- The Physicists
The Physicists (German: Die Physiker) (written 1961, performed 1962, and published 1962, Verlags AG "Die Arche", Zurich, Switzerland) is a satiric drama often recognized as the most impressive yet most easily understood work of the Swiss writer Friedrich Dürrenmatt. Informed by the Second World War and the many recent advances in science and nuclear technology, the play deals with questions of scientific ethics and mankind's ability to handle its intellectual responsibilities. The play was first performed in Zürich in 1962 and has remained popular in the decades since. It was translated into English by James Kirkup, and published in the US in 1964 by Grove Press, under its Evergreen imprint.
The story is set in the drawing room of the oldest building in the Les Cerisiers sanatorium, an idyllic home for the mentally ill, run by famed psychiatrist Mathilde von Zahnd. This drawing room connects to three sick rooms each of which is inhabited by a single mentally ill patient. These three men, all physicists by trade, are permitted use of the drawing room, where they are periodically monitored by the female nurses that are charged with their care. The first patient is Herbert Georg Beutler, and he believes that he is Sir Isaac Newton. The second patient is Ernst Heinrich Ernesti, who believes himself to be Albert Einstein. The third patient is Johann Wilhelm Möbius, and he believes that he is regularly visited by the biblical King Solomon. When the play begins, "Einstein" has just killed one of his nurses, and the police are examining the scene. It is revealed through their discussion that this is the second slaying of a nurse by one of these three patients in just three months, the first having been committed by "Newton".
The motive behind these two murders becomes clear in the play's second Act, when it is revealed with startling abruptness that none of the three patients are mad. They are all only faking insanity. Möbius is actually an incredibly brilliant physicist whose discoveries include such fabled results as a solution to the problem of gravitation, a "Unitary Theory of Elementary Particles", and the "Principle of Universal Discovery". Fearing what mankind could do with these powerful discoveries, Möbius chose not to reveal his work. He instead feigned madness, that he might be committed to a sanatorium and thus protected along with his knowledge. Möbius, though, failed to avoid attention. "Einstein" and "Newton" are both spies, representatives of two different countries, and they have penetrated Les Cerisiers in order to secure Möbius' documents and, if possible, the man himself. Each spy murdered a nurse to protect his secrets and to strengthen his simulation of madness.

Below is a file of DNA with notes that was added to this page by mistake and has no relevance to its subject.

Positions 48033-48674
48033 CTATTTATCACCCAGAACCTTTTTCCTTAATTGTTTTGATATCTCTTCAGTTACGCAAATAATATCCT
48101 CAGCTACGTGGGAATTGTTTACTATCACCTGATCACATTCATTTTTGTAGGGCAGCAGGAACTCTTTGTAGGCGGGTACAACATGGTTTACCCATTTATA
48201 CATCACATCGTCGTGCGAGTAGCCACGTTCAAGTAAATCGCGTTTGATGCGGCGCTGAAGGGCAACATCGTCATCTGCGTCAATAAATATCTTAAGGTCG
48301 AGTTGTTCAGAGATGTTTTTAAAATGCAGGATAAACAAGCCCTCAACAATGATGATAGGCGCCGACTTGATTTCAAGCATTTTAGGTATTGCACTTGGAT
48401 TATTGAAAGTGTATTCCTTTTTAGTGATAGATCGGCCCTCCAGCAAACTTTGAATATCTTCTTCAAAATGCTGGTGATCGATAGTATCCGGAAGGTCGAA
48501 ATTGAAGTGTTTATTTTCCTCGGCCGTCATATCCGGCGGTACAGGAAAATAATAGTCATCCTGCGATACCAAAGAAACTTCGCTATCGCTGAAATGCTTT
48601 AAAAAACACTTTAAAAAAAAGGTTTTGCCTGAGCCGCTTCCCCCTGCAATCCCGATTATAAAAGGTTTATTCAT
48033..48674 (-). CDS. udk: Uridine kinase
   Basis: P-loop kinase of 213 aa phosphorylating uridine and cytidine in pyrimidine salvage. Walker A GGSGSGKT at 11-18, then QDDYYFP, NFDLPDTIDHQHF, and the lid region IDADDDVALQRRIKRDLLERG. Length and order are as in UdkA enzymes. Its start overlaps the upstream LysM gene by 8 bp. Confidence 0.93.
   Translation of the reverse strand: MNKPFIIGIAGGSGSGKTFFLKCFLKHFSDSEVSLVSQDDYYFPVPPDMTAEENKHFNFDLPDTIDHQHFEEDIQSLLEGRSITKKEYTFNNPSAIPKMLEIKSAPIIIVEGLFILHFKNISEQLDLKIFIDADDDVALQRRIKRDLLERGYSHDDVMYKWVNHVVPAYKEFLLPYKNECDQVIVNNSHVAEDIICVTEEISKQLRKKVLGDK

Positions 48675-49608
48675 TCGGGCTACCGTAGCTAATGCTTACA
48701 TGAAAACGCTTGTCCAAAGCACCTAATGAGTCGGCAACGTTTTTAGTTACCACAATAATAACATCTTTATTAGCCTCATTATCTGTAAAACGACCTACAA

In the play's climactic scene, all three men reveal their secrets, and each spy attempts to convince Möbius to come with him. It is he, however, who is successful in convincing them. He persuades them that the secrets he has discovered are too terrible for man to know and assures them that their efforts are in vain because he recently burned all the papers that he developed during his time in the sanatorium. After much debate, the three men finally agree that they are content to protect mankind by living out the rest of their lives in captivity.
However, these noble plans are thwarted by the play's final plot twist. Fräulein Doktor Mathilde von Zahnd, head of Les Cerisiers, enters the drawing room and reveals to the three men that she has eavesdropped on their entire conversation. Furthermore, she has known about Möbius for years and has been secretly copying his documents and using his scientific discoveries to construct an international empire. She believes that King Solomon is speaking to her, and she believes that with his guidance and Möbius' discoveries she can become the most powerful woman on earth.
The story ends with a sense of impending doom. Möbius, "Newton", and "Einstein" have been outmaneuvered and trapped. "Those things which were thought can never be unthought." The play ends with each of the three men speaking directly and pitiably to the audience, emphasizing their plight and the plight of all mankind.
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